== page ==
A fast-moving bill introduced by legislative Republicans would allow parents to opt their children out of any school program or course that relates to “sexual orientation, gender, gender identity or gender expression,” according to the bill’s language.
The proposed legislation was scheduled for a public hearing less than two days after it was circulated for co-sponsorship — a move Democratic lawmakers and LGBTQ advocates targeted as an attempt to dampen public comment during Thursday’s meeting. The bill, which appears poised for a veto by Democratic Gov. Tony Evers, is scheduled for a committee vote Wednesday.
“The governor does not support this bill,” Evers’ spokesperson Britt Cudaback said.
The proposed bill would require schools to notify a student’s parents before providing any program or course discussion related to sexual orientation, gender, gender identity or gender expression and allow the parent or legal guardian the ability to have their child opt out of the program. Current law allows parents to opt their children out of sexual education courses.
LGBTQ Legislative Caucus chair Rep. Lee Snodgrass, D-Appleton, issued a statement in opposition to the bill, noting that “in many cases, school is the only place students receive accurate, non-sensationalized information about gender identity, gender expression and sexual identity which is a part of comprehensive human development curriculum.”
“This bill, rushed through the process in less than 48 hours, will further marginalize students who may already face additional challenges and sets a dangerous precedent to pull students in and out of classrooms if parents do not like the topic of the day,” Snodgrass said. “Assembly Republicans are targeting LGBTQ youth in our state with this unnecessary and divisive bill instead of fighting to get Wisconsinites the real help they need during a pandemic.”
Bill co-author Rep. Donna Rozar, R-Marshfield, said there is no intent in the legislation to erase or alienate LGBTQ youth in the state, but rather was drafted to allow parents or guardians the ability to “opt their child out of curriculum content that does not align with their family values.”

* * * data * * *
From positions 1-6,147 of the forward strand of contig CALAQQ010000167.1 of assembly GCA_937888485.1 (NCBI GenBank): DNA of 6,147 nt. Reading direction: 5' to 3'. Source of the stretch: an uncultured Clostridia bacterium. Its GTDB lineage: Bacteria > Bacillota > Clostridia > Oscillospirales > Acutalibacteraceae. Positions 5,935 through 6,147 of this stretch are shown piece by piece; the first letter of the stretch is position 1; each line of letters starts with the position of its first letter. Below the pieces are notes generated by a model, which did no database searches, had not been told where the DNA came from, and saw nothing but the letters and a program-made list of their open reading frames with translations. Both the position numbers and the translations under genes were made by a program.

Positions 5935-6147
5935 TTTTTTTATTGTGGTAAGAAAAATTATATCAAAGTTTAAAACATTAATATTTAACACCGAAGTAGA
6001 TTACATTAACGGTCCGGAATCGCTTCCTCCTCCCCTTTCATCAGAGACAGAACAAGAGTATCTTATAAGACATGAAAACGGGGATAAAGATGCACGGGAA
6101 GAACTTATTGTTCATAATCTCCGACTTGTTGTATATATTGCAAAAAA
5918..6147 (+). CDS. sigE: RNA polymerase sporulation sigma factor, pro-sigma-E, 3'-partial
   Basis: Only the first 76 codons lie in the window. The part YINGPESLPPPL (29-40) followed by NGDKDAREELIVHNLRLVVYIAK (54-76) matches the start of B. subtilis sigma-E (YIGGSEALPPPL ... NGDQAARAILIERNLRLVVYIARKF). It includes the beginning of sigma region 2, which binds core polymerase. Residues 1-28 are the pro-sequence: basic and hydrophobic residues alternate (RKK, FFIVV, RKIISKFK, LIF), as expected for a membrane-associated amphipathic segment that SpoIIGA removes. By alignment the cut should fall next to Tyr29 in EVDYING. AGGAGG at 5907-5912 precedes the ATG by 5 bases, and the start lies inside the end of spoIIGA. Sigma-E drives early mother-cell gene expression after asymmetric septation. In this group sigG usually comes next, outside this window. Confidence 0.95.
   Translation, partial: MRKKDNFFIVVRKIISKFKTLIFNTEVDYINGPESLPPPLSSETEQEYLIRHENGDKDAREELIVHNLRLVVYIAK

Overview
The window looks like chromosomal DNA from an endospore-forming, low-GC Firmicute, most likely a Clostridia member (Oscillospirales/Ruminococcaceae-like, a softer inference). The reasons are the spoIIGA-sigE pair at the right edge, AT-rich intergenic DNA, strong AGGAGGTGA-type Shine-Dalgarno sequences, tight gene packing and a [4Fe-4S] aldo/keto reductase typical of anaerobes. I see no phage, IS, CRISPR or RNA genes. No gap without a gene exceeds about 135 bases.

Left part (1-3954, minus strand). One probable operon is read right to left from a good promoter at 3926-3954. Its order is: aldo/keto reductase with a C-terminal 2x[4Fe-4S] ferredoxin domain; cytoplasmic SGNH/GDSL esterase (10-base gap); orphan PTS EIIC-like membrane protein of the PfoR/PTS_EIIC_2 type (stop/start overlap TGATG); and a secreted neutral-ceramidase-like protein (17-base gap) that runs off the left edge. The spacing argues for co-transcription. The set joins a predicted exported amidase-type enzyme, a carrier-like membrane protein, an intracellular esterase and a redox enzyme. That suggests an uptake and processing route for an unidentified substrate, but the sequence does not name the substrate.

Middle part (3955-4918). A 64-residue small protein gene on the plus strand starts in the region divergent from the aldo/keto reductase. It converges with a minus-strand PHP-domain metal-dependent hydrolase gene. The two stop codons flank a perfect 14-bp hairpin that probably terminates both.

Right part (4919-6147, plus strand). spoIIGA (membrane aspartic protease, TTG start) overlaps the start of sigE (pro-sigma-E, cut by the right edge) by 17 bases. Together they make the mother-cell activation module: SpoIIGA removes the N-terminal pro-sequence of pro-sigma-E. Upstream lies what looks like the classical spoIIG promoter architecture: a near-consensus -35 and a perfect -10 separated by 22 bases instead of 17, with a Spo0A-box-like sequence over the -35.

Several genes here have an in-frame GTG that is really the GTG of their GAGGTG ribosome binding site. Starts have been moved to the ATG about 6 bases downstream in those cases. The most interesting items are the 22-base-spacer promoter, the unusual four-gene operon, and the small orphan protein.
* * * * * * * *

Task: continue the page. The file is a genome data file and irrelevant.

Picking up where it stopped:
“Students are exposed to things, maybe at a very young age, as an attempt to undermine a family value belief system that is detrimental to what parents and guardians are trying to teach their children,” Rozar said.
During debate on the bill Thursday before the Assembly Committee on Education, Rozar drew audible groans from the audience when she responded to a question from Rep. Sondy Pope, D-Mount Horeb, who asked if the legislation would apply to history courses that include figures like Harvey Milk, the first openly gay elected official in California, who was assassinated in 1978.
“I’m not familiar, is that a real person?” Rozar asked.
A legislative attorney said the bill provides an exemption that allows members of the LGBTQ community — such as U.S. Sen. Tammy Baldwin, D-Madison, and U.S. Rep. Mark Pocan, D-Black Earth, who are both gay — to speak at schools or have their sexual orientation referenced in curriculum if it provides “necessary context in relation to the topic of instruction.” However, additional discussion on the topic of sexual orientation would require advance notice to parents by the school board or district.
“All I see in this bill is a mechanism for those that disagree, they can opt out,” Rep. Robert Wittke, R-Racine, said.
Dana Pellebon, co-executive director of the Rape Crisis Center, likened the bill to another introduced by legislative Republicans in June, which would bar public schools, universities and technical colleges from teaching students and training employees about concepts such as systemic racism and implicit bias.
“When you are talking about marginalized populations like Black people, Latinx people, LGBTQ people, when you opt out of our stories you are opting out of my humanity and I need you to not opt out of my humanity,” Pellebon said.
The state Department of Public Instruction registered in opposition to the legislation, along with another bill discussed Thursday that would require schools to provide civics courses to students in grades K-12. Both bills were introduced and brought to committee discussion this week.
State Superintendent Jill Underly said in a statement legislative leaders are “ramming through bills that stand to cause real harm to students and that have barely seen the light of day.”
“Make no mistake, they know exactly what they are doing: using our children as pawns in a culture war,” Underly added. “They will not win in the long-term, but they will hurt our students, our educators, and our democratic principles in the process.”
The bill has also been opposed by Planned Parenthood Advocates of Wisconsin, Wisconsin Coalition Against Sexual Assault and the Wisconsin School Social Workers Association. The Wisconsin Catholic Conference and Wisconsin Family Action support the legislation.